The man drove along the highway, cautiously and slowly as the fresh sleet pranced on the roadway with the chill of a new winter. Driven, the man concentrated on getting to the office, another day and another piece in the construction of his success. Reports, proposals, and bids occupied his mind, not thinking of the cold city just outside his window.
From the corner of his vision, he sees an elderly lady in his rear view mirror he'd just passed slip and fall on the ice. She lay sprawled out, clutching her hip and obviously unable to get up. The man pulled off the road, into a parking lot, cursing his luck because he was going to be late this morning. He ran back to where the lady had fallen, cars speeding by without slowing down.
"Are you ok?" he asked her as he bent over and got a closer look.
She replied with an inarticulate moan, and lay clutching her side. Her gray hair hung shoulder length over her aged and weathered skin, shining with a silver sheen that could have been beautiful in a dry, warm building. She was of a small stature, and had tattered clothes no doubt purchased from the Salvation Army. Grandmotherly would be an apt description.
The man looked at her hip, and saw that it was broken, but no bones were protruding and she would live if given the appropriate medical attention. He calls an ambulance. Satisfied that he'd performed his good Samaritan deed for the day, he leaves so he won't be late for work.
The paramedics leave the hospital on their way with the directions the man had given. Unfortunately, his directions had been mistaken by two blocks. After seeing that no one was around, they return to the hospital, unwilling to spend any time looking in such a poor part of town. They had completed their duty.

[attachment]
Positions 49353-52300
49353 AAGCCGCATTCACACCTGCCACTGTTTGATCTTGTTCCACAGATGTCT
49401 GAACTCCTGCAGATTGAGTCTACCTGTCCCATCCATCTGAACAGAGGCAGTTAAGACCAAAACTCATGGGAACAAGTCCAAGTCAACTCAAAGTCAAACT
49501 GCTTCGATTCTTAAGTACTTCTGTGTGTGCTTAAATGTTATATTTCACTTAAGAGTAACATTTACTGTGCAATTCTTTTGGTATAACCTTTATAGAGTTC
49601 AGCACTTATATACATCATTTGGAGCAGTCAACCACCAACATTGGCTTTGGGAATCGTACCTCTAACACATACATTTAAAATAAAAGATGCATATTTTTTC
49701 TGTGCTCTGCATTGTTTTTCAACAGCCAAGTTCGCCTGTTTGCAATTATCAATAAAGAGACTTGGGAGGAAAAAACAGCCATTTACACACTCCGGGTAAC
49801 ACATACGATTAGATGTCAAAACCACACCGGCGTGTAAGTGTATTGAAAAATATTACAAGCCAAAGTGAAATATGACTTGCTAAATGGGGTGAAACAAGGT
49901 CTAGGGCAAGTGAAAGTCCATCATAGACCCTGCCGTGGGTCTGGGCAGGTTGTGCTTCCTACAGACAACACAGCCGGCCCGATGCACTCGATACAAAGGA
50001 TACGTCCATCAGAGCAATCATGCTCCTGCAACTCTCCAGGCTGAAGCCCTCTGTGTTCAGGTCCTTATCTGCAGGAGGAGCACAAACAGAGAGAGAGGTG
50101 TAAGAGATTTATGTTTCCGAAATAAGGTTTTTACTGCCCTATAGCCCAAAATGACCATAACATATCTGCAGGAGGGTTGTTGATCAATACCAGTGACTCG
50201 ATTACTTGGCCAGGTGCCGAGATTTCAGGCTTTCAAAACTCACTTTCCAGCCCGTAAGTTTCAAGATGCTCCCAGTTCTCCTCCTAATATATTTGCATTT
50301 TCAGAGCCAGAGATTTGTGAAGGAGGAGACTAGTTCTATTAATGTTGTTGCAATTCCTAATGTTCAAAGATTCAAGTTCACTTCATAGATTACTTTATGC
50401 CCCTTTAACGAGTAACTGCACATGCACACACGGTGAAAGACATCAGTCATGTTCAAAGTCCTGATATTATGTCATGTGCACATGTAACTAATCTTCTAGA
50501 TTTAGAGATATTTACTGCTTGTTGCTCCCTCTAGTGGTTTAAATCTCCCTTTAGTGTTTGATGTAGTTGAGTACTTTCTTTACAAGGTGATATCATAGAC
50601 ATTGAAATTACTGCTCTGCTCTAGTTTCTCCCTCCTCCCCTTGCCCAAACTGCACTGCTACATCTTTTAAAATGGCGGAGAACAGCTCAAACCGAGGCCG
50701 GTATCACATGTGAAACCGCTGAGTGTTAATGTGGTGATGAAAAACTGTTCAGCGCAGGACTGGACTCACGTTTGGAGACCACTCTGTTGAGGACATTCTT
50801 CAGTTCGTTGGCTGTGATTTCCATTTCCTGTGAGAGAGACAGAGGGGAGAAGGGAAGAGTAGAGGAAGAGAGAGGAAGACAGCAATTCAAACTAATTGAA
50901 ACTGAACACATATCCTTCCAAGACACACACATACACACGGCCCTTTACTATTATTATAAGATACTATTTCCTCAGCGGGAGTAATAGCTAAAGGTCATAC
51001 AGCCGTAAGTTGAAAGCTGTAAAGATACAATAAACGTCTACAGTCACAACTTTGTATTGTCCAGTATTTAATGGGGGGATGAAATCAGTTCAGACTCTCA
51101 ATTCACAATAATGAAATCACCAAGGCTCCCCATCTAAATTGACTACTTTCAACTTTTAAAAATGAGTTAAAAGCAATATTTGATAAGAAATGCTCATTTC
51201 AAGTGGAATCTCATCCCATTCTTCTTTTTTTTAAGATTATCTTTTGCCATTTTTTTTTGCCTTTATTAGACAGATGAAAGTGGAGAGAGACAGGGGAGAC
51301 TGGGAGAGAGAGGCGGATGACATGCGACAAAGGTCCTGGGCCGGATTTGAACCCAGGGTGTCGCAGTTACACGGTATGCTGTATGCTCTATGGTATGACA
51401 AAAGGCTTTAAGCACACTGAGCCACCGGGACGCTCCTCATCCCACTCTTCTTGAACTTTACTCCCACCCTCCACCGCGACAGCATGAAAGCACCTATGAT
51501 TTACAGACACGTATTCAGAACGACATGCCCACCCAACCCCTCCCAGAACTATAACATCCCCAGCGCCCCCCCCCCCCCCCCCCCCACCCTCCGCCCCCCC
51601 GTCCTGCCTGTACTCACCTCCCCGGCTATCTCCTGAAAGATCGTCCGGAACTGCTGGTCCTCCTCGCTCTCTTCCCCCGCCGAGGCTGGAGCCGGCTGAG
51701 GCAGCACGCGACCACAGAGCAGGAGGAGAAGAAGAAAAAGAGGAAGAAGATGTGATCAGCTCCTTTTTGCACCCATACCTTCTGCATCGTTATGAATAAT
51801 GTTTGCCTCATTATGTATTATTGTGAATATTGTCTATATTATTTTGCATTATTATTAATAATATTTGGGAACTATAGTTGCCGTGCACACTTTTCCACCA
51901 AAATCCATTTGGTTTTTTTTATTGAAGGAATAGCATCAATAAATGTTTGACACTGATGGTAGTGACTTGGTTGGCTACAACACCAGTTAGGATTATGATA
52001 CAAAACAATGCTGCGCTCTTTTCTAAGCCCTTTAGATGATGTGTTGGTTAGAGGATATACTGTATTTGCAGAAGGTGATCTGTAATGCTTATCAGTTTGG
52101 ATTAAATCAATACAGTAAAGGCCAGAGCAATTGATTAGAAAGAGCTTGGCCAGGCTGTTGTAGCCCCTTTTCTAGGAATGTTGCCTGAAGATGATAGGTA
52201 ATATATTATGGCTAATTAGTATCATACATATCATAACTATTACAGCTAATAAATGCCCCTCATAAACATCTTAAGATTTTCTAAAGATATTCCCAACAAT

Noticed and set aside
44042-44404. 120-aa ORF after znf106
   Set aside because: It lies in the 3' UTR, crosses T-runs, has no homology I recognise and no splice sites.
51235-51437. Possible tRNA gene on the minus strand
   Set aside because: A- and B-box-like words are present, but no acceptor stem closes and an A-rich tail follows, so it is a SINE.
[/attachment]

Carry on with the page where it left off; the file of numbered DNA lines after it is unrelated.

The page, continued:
The sleet turned to snow, and the roadway became colder. The old woman had become a part of the landscape, and was not noticeable to the cars driving by on the highway. The motorists who did see her thought she was a bum--why else would anyone be lying on the sidewalk out in the cold that way? They didn't stop--their duty was not to enable bums to be bums--the cold might teach them to fend for themselves and work for a living.
The night passes, and so does the woman. Her children wait anxiously for her at the birthday party they had planned. None of them had seen her for the past year--they were busy with their own kids and families and businesses--but they always threw her a birthday party. They felt it was their duty. And so they sat around with the cake and 75 candles, waiting for her to come. And everyone was were sure she would come, because like good kids, they had arranged for one of them to send her a card inviting her to her party. That was their duty. Naturally, they couldn't spend too much time with a phone call or a personal visit--they had extremely important things to do. But they always made sure she knew she was loved by throwing her a party once a year. They never failed in doing this--their duty was done. They had done nothing wrong. The woman's grandchildren played with their latest toys slayed dragons and became super heroes.
No one did anything wrong.